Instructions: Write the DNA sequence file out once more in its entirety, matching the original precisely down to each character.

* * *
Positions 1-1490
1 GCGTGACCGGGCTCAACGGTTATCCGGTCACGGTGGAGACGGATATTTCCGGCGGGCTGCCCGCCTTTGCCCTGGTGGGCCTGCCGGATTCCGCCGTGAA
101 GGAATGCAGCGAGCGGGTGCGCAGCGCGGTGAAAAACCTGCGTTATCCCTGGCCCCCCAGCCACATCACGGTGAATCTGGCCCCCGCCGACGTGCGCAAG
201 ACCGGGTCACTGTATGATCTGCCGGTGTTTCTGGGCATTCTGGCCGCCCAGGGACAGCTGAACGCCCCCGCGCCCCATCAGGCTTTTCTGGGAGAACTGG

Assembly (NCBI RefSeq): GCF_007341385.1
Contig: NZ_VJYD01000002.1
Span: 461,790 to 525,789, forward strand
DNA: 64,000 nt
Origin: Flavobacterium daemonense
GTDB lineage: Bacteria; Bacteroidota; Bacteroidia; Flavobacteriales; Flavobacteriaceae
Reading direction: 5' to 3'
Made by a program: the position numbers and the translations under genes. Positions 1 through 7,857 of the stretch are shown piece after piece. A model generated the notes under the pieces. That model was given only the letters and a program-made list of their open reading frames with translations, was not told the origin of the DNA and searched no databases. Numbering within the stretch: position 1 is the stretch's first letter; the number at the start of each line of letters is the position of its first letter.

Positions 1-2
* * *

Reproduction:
Positions 1-1490
1 GCGTGACCGGGCTCAACGGTTATCCGGTCACGGTGGAGACGGATATTTCCGGCGGGCTGCCCGCCTTTGCCCTGGTGGGCCTGCCGGATTCCGCCGTGAA
101 GGAATGCAGCGAGCGGGTGCGCAGCGCGGTGAAAAACCTGCGTTATCCCTGGCCCCCCAGCCACATCACGGTGAATCTGGCCCCCGCCGACGTGCGCAAG
201 ACCGGGTCACTGTATGATCTGCCGGTGTTTCTGGGCATTCTGGCCGCCCAGGGACAGCTGAACGCCCCCGCGCCCCATCAGGCTTTTCTGGGAGAACTGG

Assembly (NCBI RefSeq): GCF_007341385.1
Contig: NZ_VJYD01000002.1
Span: 461,790 to 525,789, forward strand
DNA: 64,000 nt
Origin: Flavobacterium daemonense
GTDB lineage: Bacteria; Bacteroidota; Bacteroidia; Flavobacteriales; Flavobacteriaceae
Reading direction: 5' to 3'
Made by a program: the position numbers and the translations under genes. Positions 1 through 7,857 of the stretch are shown piece after piece. A model generated the notes under the pieces. That model was given only the letters and a program-made list of their open reading frames with translations, was not told the origin of the DNA and searched no databases. Numbering within the stretch: position 1 is the stretch's first letter; the number at the start of each line of letters is the position of its first letter.

Positions 1-2